The World of Work Project

Edgar Schein’s Culture Triangle

Edgar Schein’s Culture Triangle says that there are three key layers to the culture in an organization: Artifacts, Espoused Values and Underlying Assumption. They are of differing levels of importance in shaping the actual culture of an organization.

Summary by The World of Work Project

Edgar Schein’s Culture Triangle

Schein’s Culture triangle says that there are different layers to the cultures within organizations. There are shallow layers that have some impact on an organizations culture or which may be some indication of what a culture is actually like, and there are deeper layers which provide a much greater insight into what a culture is actually like.

The three key layers that Schein discusses are:


Artifacts are the visible signs of an organizational culture, and they are the shallowest indicator of what an organization’s culture is actually like. Artifacts can include things like posters within buildings, the dress-codes that employees adhere to, job-titles used and the style and design of workspaces.

While analyzing artifacts may give you some insight into what an organization’s culture is like, they won’t provide much insight. Similarly, while changing an organization’s artifacts might lead to some change in culture, it won’t achieve significant change.

Espoused Values

Espoused values are the things that an organization says about its culture and ways of working. These are deeper indicators and levers of culture than artifacts, but shallower than underlying beliefs.

Espoused values include things like organizational values and behaviors, company or employee charters, team contracts, perhaps vision and mission statements and the types of things promoted through newsletters and so on.

Analyzing espoused values will provide some insight into an organization’s culture, and changing them will provide some level of change to organizational culture. The effects though won’t be huge.

Corporate values may include tenacity, and may be captured in artifacts such as posters. Just because they are espoused though, doesn’t mean that people really behave in this way.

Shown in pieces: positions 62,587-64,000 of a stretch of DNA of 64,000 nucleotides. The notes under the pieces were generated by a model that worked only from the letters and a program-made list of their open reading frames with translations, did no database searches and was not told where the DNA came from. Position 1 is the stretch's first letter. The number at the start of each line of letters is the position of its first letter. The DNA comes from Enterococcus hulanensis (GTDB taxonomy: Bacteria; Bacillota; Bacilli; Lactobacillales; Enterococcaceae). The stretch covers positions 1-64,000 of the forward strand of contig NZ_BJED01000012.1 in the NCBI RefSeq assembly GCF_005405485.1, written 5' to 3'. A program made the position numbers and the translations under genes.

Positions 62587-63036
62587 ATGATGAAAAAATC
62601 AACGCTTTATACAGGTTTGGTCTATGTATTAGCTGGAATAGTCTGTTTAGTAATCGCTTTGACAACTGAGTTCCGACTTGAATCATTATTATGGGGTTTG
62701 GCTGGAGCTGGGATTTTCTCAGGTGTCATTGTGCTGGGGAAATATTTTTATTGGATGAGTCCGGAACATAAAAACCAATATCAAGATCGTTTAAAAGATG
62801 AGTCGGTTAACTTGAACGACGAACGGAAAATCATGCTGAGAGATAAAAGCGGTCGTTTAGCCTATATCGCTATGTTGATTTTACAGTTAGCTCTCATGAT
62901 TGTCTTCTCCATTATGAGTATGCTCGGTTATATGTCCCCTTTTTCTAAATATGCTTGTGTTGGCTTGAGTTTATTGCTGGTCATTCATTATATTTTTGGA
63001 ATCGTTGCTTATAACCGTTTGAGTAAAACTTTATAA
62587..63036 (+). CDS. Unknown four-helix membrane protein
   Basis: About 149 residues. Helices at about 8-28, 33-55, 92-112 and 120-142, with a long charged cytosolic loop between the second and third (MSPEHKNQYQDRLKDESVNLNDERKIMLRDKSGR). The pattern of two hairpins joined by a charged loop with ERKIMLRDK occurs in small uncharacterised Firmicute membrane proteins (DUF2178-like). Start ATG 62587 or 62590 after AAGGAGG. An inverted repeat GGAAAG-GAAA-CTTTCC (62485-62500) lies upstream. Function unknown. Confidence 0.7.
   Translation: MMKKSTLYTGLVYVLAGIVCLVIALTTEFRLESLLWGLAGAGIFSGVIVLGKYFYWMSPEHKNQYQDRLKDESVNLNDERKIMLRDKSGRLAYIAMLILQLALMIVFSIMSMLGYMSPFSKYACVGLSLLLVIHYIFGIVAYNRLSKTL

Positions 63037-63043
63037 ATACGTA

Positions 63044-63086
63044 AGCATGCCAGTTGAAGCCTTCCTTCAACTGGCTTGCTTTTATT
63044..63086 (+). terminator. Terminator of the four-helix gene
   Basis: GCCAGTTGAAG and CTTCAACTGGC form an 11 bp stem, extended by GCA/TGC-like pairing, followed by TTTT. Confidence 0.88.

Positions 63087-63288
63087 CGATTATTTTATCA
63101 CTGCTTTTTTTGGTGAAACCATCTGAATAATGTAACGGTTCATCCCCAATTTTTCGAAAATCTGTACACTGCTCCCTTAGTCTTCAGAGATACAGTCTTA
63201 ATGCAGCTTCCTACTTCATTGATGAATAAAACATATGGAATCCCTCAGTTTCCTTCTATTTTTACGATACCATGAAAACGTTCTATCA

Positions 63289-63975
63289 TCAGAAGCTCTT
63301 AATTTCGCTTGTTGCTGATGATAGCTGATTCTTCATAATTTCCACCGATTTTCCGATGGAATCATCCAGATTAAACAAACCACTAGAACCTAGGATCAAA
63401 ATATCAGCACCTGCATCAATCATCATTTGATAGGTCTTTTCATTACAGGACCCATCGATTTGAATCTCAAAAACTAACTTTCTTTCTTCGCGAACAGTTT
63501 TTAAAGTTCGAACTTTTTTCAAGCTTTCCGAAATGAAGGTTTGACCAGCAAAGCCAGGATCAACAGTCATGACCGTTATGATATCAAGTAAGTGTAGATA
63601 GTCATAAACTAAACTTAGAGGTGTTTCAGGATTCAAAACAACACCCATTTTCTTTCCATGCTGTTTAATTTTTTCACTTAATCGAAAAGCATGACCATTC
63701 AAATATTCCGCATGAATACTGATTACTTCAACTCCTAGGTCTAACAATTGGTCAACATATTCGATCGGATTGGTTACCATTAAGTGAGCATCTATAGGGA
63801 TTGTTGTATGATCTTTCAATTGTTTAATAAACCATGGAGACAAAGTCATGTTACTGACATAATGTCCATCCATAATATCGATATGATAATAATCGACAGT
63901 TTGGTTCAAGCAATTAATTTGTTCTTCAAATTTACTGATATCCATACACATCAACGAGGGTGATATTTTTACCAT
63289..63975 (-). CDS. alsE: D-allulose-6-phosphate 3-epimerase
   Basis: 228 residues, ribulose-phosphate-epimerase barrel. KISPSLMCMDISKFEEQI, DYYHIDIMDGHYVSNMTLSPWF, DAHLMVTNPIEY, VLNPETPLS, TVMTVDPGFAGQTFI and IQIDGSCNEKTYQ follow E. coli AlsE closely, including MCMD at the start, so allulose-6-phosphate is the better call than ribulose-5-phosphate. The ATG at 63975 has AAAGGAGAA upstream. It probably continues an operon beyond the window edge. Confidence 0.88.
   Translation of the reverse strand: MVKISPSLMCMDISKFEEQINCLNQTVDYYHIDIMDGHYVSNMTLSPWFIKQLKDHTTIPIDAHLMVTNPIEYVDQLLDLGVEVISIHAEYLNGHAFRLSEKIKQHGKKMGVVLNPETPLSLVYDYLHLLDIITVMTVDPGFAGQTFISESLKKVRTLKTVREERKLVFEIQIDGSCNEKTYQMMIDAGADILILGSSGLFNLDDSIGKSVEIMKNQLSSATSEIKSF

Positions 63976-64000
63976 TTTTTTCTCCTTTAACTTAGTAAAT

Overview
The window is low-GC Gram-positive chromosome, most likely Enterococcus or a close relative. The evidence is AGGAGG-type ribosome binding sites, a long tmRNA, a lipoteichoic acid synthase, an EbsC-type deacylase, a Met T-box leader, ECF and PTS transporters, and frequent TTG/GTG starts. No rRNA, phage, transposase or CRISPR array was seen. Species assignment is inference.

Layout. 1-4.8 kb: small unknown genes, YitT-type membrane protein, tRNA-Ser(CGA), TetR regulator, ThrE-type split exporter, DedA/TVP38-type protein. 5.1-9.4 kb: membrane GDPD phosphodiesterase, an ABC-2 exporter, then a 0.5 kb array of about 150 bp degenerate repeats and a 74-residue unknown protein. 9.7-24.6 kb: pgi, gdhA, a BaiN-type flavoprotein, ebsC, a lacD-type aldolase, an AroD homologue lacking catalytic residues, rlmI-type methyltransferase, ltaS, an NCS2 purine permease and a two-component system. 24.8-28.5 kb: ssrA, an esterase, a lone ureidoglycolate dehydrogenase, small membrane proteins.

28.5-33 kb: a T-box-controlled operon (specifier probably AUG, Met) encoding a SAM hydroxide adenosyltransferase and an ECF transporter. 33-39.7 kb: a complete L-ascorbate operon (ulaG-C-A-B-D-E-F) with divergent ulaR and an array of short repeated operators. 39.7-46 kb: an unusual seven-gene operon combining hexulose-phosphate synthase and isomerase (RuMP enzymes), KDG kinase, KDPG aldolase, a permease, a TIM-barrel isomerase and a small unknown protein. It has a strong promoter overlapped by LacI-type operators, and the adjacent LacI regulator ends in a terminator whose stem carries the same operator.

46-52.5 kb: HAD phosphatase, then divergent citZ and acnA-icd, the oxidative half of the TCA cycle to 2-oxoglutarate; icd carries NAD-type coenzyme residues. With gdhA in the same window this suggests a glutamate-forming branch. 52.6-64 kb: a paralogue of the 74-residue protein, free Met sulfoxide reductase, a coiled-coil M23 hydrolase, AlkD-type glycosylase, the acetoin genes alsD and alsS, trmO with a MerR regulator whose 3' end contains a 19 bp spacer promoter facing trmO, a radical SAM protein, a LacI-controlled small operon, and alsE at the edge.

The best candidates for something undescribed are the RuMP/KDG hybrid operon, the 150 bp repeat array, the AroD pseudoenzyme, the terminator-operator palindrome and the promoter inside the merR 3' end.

Underlying Beliefs

The underlying beliefs held by members of an organization are significantly deeper indicators of an organization’s culture than either its artifacts or espoused values. They reflect the way that the organizational really works on the inside.

Underlying beliefs held by employees of an organization include assumptions about how they should work with each other, about what behaviors will really lead to success for them, about what behaviors may really lead them to failure. For example, many organizations espouse that remote working is a great thing, however employees may have underlying assumptions that you need to be physically present at work to be recognized by the organization.

The underlying beliefs held by members of an organization are probably the strongest indicator of what an organization’s culture is actually like. This makes them the strongest levers of organizational change. However, they are also the hardest levers to influence.

The World of Work Project View

We like Edgar Schein’s Culture Triangle. We think it’s a simple and useful way to think about organizational culture.

In our view, leadership behaviors have a huge impact on organizational culture. Employees are not stupid. If a leader tells them to act in a certain way (espousing values) but then rewards / punishes them in a way that’s not aligned to this espoused value, they will ignore the espoused value and develop their own set of underlying beliefs and assumptions which is stronger. It makes us think of leadership saying “do what I say, not what I do”, and an employee saying, “uh, no, I’ll do what you do…”.

Sources and further reading

Where possible we always recommend that people read up on the original sources of information and ideas.

The concepts behind this post were first developed by Edgar Schein. You can read more in his 2004 book, “Organizational Culture & Leadership“.


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